Chat Webhooks

Use chat webhooks to get notified about the events happening during chats, for example, when there's an incoming chat, when someone sends a message, or when an agent tags a chat. If you register a webhook for any of those events, we will send a POST request to the address you provide during webhook registration, every time these events occur. You can then process incoming webhooks and use them to integrate LiveChat with external tools through your application.

There are two ways to register webhooks for your application:

  1. Directly through the Configuration API. To do that, call the Register Webhook method with the desired configuration.

  2. In Developer Console. To do that, you need to configure the Chat Webhooks building block in Developer Console. This tutorial will show you how to do that.

❗️ Currently, Developer Console only supports webhooks v3.2. If you want to use v3.3 webhooks, you need to register them using the first method.

Chat webhooks building block

Tutorial

Depending on what kind of application you're building (frontend app or backend app), we show you two possible paths of configuring the Chat webhooks building block.

Frontend apps

In a nutshell:

  1. Create an app in Developer Console and add the Agent App Widgets building block.
  2. Set up the App Authorization building block and implement an authorization flow in your app.
  3. Configure the Chat webhooks building block.
Step 1 Create an app and add the Agent App Widgets building block

Your web app (also referred to as a widget) can be displayed in different parts of the LiveChat Agent Application. We also call those parts placements or locations. Configuring the Agent App Widgets building block allows you to select the desired placement for your app.

  • Read about app locations
  • Follow a guide on Agent App Widgets
Step 2 Configure authorization

Why is it necessary? You're building an application that, once installed, will call the Configuration API to register webhooks for a user's license. To perform this operation, the user needs to authorize your application first.

Configure the App Authorization building block

  • Add your app URL to the Redirect URI whitelist.
  • Add the right scopes. For registering webhooks, you need webhooks--my:rw, but add all the scopes you'll need, depending on the functionalities of your app.

💡 You can follow along the Authorization in practice tutorial, where we show how to configure the App Authorization building block step by step.

Implement an authorization flow

As a developer, you need to handle the authorization process and the access token. The Sign in with LiveChat mechanism is a popular way to do that. You can also read about other authorization flows.

Step 3 Configure Chat webhooks
  • All the webhooks will be sent to the URL you provide in the Webhook URL field. That's likely the address of your backend service, but you can use https://webhook.site for testing.
  • We'll include the secret key in the payload of each webhook. This way, your service can verify those webhooks come from us.
  • Then, choose webhook triggers. For the majority of events, you can also select a filter. In the example below, webhooks will be sent when there's a new chat or when someone sends new event to the chat. No filters are selected.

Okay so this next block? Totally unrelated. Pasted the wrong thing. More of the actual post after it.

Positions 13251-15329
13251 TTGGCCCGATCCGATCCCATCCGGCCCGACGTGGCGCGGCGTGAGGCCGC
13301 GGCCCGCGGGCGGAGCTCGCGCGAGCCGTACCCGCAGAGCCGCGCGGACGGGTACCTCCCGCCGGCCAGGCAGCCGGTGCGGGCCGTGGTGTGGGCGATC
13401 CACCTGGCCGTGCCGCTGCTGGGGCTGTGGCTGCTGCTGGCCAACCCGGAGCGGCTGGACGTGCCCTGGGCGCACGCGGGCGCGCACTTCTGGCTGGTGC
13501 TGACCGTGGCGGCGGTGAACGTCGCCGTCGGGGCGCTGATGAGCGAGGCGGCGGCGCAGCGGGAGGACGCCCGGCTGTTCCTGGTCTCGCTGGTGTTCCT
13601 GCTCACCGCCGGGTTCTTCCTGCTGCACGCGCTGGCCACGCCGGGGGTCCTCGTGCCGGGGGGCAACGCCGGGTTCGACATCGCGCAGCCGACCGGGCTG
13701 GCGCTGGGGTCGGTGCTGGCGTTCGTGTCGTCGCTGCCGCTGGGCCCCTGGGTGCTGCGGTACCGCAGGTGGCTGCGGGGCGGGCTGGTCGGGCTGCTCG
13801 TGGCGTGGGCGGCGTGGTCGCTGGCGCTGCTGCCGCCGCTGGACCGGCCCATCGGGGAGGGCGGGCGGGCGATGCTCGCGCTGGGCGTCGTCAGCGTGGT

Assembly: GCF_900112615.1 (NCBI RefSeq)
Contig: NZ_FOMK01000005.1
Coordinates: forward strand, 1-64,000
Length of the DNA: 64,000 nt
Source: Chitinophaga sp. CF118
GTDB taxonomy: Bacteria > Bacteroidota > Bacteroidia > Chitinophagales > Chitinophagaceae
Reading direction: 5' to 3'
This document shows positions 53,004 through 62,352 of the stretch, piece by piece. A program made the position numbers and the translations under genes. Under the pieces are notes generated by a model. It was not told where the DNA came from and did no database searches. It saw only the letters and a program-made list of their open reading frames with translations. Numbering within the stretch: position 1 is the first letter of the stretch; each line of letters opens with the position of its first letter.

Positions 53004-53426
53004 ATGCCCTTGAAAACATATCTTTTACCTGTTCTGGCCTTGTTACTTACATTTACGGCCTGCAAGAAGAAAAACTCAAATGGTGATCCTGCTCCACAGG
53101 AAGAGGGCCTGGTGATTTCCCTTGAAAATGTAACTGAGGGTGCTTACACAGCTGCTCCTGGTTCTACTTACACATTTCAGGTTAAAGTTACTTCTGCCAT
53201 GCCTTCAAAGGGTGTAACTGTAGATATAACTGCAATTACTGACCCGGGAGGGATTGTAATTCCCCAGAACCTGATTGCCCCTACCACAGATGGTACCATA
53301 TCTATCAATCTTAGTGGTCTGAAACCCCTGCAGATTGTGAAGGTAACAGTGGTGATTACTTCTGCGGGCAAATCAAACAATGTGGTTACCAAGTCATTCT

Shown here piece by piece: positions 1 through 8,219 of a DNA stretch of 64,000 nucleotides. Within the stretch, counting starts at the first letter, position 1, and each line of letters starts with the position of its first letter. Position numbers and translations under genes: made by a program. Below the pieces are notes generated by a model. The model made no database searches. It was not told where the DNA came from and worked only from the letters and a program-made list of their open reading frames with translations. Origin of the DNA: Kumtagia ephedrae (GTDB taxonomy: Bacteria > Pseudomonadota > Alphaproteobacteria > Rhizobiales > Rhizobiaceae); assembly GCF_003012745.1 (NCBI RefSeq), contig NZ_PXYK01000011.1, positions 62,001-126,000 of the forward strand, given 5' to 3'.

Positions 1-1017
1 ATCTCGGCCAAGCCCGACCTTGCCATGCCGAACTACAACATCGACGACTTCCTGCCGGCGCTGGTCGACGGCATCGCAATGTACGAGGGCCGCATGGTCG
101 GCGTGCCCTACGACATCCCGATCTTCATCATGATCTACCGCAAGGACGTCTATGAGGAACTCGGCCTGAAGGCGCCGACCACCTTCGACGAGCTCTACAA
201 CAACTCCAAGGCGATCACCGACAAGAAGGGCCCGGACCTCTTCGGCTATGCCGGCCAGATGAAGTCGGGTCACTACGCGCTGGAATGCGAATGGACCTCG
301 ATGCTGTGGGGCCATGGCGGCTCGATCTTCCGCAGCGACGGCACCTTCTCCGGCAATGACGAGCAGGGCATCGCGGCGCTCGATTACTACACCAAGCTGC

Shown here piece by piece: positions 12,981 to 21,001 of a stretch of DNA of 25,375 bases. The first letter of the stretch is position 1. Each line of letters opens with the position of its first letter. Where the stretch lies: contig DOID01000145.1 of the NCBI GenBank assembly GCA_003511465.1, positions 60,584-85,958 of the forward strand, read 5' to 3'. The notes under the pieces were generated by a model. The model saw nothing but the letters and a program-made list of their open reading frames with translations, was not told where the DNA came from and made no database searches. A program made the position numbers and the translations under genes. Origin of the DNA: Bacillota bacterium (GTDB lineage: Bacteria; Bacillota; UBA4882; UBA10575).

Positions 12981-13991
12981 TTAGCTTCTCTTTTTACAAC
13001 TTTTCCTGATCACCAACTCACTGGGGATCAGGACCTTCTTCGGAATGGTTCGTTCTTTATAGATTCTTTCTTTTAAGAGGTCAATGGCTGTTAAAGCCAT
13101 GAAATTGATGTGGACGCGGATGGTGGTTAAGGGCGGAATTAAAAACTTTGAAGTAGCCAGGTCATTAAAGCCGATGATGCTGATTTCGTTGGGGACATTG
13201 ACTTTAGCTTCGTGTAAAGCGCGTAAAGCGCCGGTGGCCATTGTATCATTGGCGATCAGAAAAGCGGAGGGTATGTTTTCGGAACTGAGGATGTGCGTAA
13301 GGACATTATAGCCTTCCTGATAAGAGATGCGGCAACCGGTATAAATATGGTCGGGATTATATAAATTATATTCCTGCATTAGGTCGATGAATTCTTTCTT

To finish off, install the app privately (Private installation tab in Developer Console) and perform an action that's your webhook trigger. You can also ensure the webhooks were registered properly by calling List Registered Webhooks. Remember about adding the right scopes to use those methods.

Chat Webhooks LiveChat

Backend apps

In a nutshell:

  1. Create an app in Developer Console.
  2. Set up the App Authorization building block.
  3. Handle direct installation and authorization in your app.
  4. Configure the Chat webhooks building block.
Step 1 Create an app

This is a one-step process as you only need to give your app a name. You don't need to configure the Agent App Widget building block if your application has no frontend side and only runs in the background.

Step 2 Set up the App Authorization block

Why is it necessary? You're building an application that, once installed, will call the Configuration API to register webhooks for a user's license. To perform this operation, the user needs to authorize your application first.

In short:

  • Add the right scopes. For registering webhooks, you need webhooks--my:rw, but add all the scopes you'll need, depending on the functionalities of your app.
  • Provide a Direct installation URL and add it to the Redirect URI whitelist.

💡 We have a detailed tutorial on how to configure the App Authorization building block for a server-side app.

Step 3 Handle direct installation and authorization in your app

You're building a backend app – it has no frontend side, no widget, no interface to communicate with the user. How's the user supposed to authorize your app if there's nowhere to click? The answer is: direct installation flow.

Usually, the authorization process starts in the Agent Application when a user runs the app for the first time. With the direct installation flow enabled, authorization begins on the Marketplace. When a user installs your app, a pop-up with the LiveChat authorization flow appears, and the application asks for access to certain resources. Upon successful authorization, the user is redirected to the Direct installation URL, where they can, for example, do the initial app configuration. (It all depends on what you implemented.)

As a developer, you need to handle the authorization flow in your app. For a backend app, we recommend Authorization code grant, where your app exchanges code for token.

Step 4 Configure Chat webhooks

This step is exactly the same as for frontend apps.

Contact us

If you have any questions or suggestions, feel free to email us at developers@livechat.com or ask on our Developer Community.